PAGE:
Wed. Nov 25th, 2020

Bullying: Never Ok, Never Worse Than Now

Bullying: Never Ok, Never Worse Than Now

The fact that a known bully, whose staff have quit in droves, is now being seemingly forgiven by the Prime Minister with the rather vacuous statement that Mr Johnson was “reassured that the home secretary is sorry for inadvertently upsetting those with whom she was working”, is significant in a number of ways as it relates to employee well-being, at a time when we should be taking better, not worse, care of each other and the people who work for us.

Too often, during this pandemic, the rhetoric from managers and leaders has focused on “all hands on deck” and “crises demand urgency” attitudes. Without doubt, these are challenging times, and they demand that we pull together and do our best work. However, it is well-known that bullying costs. Its cost is most felt in loss of productivity and depression attributable to bullying and job strain, which at the population level, can be as high as 8.7%. Even sub-clinical levels of depression can significantly affect company productivity and bring an economic burden that hasn’t previously been recognized properly.

As Benedict Carey wrote about a long while ago, when we were less in need of mindful leadership than we are right now, whilst in leadership positions that require some wilful aggression, such as in military operations or sporting teams, “strong” leadership can be appropriate or successful, it has no place in an office or factory floor. There, “different rules apply, and bullying usually has more to do with the boss’s desires than with the employees’ needs.”

Carey is still right today, and as Dr. Gary Namie, director of the Workplace Bullying and Trauma Institute pointed out in his report, women are “at least as likely as men to be the aggressors.” Priti Patel’s behaviour is not unique: it echoes behaviour’s in London’s finance district, in large corporations all over the world. She is simply in a far more visible domain, surrounded by the public eye. When Sir Philip Rutnam quit as permanent secretary to the Home Office in February, doubt should have been enough to question Patel’s job.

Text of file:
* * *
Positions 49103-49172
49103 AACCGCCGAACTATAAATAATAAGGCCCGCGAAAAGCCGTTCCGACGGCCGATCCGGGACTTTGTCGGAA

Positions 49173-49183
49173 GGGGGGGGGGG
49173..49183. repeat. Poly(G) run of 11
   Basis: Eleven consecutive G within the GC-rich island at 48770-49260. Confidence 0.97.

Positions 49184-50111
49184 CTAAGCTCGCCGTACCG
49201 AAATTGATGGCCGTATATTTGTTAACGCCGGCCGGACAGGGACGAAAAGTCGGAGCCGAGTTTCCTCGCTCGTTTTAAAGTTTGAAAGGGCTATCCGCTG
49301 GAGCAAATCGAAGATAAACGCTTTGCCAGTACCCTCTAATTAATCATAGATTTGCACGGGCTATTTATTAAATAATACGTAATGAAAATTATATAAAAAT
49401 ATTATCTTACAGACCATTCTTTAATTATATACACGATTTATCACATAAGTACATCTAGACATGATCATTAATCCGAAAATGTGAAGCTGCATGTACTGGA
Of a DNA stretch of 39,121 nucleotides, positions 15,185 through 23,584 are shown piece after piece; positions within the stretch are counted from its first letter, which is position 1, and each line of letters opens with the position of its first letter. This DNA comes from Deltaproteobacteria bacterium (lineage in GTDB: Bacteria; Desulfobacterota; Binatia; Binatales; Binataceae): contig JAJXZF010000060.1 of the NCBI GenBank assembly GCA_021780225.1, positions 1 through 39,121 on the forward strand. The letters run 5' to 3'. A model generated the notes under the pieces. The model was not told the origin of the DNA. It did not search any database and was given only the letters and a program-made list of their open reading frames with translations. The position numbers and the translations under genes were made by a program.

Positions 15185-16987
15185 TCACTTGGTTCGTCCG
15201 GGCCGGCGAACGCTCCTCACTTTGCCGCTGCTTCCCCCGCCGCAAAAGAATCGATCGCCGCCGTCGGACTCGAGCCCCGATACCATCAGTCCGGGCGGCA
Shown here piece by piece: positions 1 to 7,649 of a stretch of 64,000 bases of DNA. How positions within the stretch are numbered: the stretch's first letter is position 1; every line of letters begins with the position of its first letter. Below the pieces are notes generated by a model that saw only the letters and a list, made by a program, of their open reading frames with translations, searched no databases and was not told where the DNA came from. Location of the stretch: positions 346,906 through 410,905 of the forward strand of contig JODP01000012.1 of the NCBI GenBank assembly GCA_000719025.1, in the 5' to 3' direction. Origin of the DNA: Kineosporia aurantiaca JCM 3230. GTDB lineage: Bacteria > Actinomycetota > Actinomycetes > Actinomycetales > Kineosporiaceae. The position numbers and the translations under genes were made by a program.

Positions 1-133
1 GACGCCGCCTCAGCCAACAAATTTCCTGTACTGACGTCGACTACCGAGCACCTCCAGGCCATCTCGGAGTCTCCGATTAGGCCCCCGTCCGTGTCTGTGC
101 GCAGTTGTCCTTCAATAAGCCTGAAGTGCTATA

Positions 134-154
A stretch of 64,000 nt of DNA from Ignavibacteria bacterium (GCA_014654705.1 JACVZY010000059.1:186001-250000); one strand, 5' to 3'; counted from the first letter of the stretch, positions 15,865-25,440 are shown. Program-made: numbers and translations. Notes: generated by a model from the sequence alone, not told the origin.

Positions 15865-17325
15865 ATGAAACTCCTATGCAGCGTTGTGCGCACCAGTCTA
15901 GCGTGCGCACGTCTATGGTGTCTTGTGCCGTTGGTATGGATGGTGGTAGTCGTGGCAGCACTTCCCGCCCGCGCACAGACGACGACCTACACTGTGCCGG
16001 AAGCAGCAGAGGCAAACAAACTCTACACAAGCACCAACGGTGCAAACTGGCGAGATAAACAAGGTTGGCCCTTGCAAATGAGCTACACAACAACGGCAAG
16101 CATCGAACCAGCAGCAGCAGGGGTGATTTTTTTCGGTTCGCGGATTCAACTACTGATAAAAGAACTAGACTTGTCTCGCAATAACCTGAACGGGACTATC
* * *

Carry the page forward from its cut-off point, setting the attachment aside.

The fact that the government’s own standards adviser (Sir Alex Allan) found that Ms Patel’s behaviour breached the ministerial code and Mr Johnson has now rejected Sir Alex’s findings simply arguing that he has “full confidence” in Ms Patel reflects also structures that can be seen all over corporate leadership: when a bully prevails, they do so not because bullying is effective (the data says otherwise), but because they are sanctioned by their peers or people further up the organisation’s ladder.

As I wrote last month, we have a unique opportunity to look at the future of work and how to help each other thrive. Top governmental leadership perpetuating the very worst, most ineffective people strategies does not bode well, but we should look beyond it, to our own corporate practice, beyond gender and beyond the awful example they are setting, and towards simply more humanistic understanding of the issues.

Published at Fri, 20 Nov 2020 06:16:00 +0000

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